As a tribute to the history of Ormond Beach, the Rose Villa honors a variety of noteworthy leaders with portraits scattered throughout the restaurant. From Henry Flagler and John D. Rockefeller to Fred Marriott and Sir Malcolm Campbell, many historical figures have left their mark on our remarkable city. When you walk through the doors of the Rose Villa, discover the familiar (or unfamiliar) faces you'll find on our walls. Read on!
After meeting John D. Rockefeller in Cleveland, Ohio, the two men created the Standard Oil Company. The deteriorating health of his wife resulted in their moving to St. Augustine. In 1890, he purchased the Ormond Hotel and made it the next stop on the Florida East Coast Railroad for his wealthy customers. In 1912, Flagler's dream of the Overseas Railway to Key West was completed at a cost of $20 million. He dies 18 months later at the age of 83.
Known widely as "The Richest Man in the World," he partnered with Henry Flagler in the Standard Oil Company. He stayed at the Ormond Hotel until discovering he was being charged more for his rooms than the other patrons. So he purchased The Casements across the street in 1918 where he spent his winters until his death in 1937 at the age of 97.
Will visited John D. Rockefeller in the early 1900s. The two played golf at what is now the Oceanside Country Club. After the game, it is believed Rogers said, "Mr. Rockefeller, I'm so glad you won the game because the last time you lost, the price of oil and gasoline went up!"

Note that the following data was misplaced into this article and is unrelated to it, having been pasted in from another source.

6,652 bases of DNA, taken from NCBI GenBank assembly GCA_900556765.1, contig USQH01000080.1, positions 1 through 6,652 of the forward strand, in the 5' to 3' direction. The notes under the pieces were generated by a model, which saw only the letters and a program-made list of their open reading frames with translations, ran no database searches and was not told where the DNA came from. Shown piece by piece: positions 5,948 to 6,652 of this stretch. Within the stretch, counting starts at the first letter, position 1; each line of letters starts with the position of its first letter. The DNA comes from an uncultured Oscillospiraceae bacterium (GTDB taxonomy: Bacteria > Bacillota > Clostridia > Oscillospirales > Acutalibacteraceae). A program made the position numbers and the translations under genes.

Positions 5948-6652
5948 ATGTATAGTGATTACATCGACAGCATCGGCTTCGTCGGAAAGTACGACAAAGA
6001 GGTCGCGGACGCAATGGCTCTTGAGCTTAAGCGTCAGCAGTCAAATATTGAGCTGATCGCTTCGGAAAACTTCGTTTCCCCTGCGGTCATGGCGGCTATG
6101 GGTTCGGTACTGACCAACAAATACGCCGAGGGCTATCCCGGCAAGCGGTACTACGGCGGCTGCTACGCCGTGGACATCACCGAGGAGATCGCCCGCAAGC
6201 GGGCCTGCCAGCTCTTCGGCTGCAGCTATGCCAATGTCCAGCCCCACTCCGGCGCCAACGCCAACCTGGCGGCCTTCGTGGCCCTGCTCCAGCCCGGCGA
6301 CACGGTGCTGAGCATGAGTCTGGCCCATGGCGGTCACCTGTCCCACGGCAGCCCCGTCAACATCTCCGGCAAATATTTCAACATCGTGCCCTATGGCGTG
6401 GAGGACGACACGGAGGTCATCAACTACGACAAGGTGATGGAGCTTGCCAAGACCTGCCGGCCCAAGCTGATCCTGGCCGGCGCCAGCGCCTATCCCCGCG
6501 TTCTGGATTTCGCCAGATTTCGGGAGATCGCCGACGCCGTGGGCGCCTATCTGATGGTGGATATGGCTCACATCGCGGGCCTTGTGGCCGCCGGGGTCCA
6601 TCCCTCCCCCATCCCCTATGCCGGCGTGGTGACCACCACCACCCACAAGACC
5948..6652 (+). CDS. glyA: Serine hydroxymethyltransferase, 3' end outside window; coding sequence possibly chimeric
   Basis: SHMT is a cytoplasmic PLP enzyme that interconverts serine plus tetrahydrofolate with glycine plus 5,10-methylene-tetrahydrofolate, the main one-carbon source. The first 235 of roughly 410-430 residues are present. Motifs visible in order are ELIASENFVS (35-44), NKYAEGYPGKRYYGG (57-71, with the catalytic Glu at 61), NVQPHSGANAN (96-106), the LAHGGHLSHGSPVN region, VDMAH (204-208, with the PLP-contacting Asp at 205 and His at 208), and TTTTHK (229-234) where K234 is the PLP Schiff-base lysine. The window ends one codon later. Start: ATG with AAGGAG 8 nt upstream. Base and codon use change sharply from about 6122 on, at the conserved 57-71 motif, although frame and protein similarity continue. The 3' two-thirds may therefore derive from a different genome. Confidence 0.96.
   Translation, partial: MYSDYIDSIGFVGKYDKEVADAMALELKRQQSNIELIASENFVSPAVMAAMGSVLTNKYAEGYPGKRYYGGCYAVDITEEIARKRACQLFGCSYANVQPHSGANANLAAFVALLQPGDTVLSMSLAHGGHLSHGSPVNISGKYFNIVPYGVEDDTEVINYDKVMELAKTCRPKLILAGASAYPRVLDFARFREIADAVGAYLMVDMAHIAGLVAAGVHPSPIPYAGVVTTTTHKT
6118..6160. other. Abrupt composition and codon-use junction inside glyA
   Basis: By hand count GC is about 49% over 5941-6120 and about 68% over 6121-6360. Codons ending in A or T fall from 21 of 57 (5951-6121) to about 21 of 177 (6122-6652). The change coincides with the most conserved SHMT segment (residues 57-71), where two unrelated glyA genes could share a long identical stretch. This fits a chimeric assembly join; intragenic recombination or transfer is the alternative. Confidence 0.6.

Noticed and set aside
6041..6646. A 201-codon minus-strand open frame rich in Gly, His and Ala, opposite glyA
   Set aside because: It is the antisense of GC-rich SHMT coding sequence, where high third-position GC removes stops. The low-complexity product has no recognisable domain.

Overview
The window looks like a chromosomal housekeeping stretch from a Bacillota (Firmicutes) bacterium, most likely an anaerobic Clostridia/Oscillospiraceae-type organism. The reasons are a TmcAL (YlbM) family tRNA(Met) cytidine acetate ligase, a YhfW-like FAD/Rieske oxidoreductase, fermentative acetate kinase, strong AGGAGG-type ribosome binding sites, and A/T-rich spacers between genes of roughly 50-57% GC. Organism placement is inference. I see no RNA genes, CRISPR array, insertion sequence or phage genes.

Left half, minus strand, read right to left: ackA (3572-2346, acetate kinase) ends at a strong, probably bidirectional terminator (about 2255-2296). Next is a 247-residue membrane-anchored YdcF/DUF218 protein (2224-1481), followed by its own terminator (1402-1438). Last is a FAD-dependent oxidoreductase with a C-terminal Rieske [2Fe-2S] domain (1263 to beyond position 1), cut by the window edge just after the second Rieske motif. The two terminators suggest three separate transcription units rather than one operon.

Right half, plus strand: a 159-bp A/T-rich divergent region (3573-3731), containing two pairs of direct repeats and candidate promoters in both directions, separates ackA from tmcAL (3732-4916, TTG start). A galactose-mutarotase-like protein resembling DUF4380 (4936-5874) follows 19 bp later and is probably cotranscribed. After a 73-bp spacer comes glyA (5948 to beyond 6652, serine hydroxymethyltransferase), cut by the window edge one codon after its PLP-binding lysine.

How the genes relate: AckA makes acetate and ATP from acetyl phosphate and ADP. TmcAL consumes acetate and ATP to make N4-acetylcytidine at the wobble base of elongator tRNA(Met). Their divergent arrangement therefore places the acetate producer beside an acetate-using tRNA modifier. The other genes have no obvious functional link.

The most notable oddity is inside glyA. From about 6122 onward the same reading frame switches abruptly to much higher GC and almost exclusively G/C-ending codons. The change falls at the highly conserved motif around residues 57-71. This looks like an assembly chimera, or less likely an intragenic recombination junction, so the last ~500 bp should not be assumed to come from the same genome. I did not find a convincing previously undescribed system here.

The founder of Ford Motor Company brought the first factory team to the beach with his Model "K" in 1905. Although he had no success on the sand, he gained valuable information from the other inventors. He gave John D. Rockefeller the first V-8 to come off the assembly line in 1931.
The famous inventor is credited with the electric lightbulb and the motion picture machine – among others. He was a frequent visitor to Ormond Hotel and installed theatrical lighting and a motion picture machine in the hotel's ballroom.
Marriott was the driver of the famed Stanley Steamer, which broke the Land Speed Record in 1906. In a time when these records were being broken by the hour, the Steamer record held for several years in its class.
A pioneer of the aviation industry, Curtiss brought his V-8 motorcycle to compete on the beach at Ormond in 1907. He broke the Land Speed Record that year at 1137 mph. A monument commemorating the achievement is located at the Birthplace of Speed Park at the corner of A1A and Granada Boulevard.
In 1931, Edward met Wallis Simpson, a charming but married American woman with whom he fell in love. Against the wished of his family, he abdicated his throne to marry Simpson in 1937 after becoming king in 1936. In 1942, he was given the title of the Duke of Windsor and appointed to Governor of the Bahamas. Legend has it that King Edward visited Ormond Beach during its heyday.
Probably the most famous celebrity to ever race on the beach, Campbell brought 5 Bluebird race cares to Daytona Beach. And in 1935, he broke the Land Speed Record with an average speed of 276.82 mph. The following year, in 1936, was the first circular race in the area, combining the beach and A1A at what is now Daytona Beach Shores.
The boyish good looks of this innovative driver made his tragic demise on the beach in 1928 that much more poignant. Lockhart's car, the Sutz Black Hawk, was a sleek aluminum race car that captivated the spectators with its smooth lines and aerodynamic design.
To explore all the portraits you will find in the Rose Villa, click here!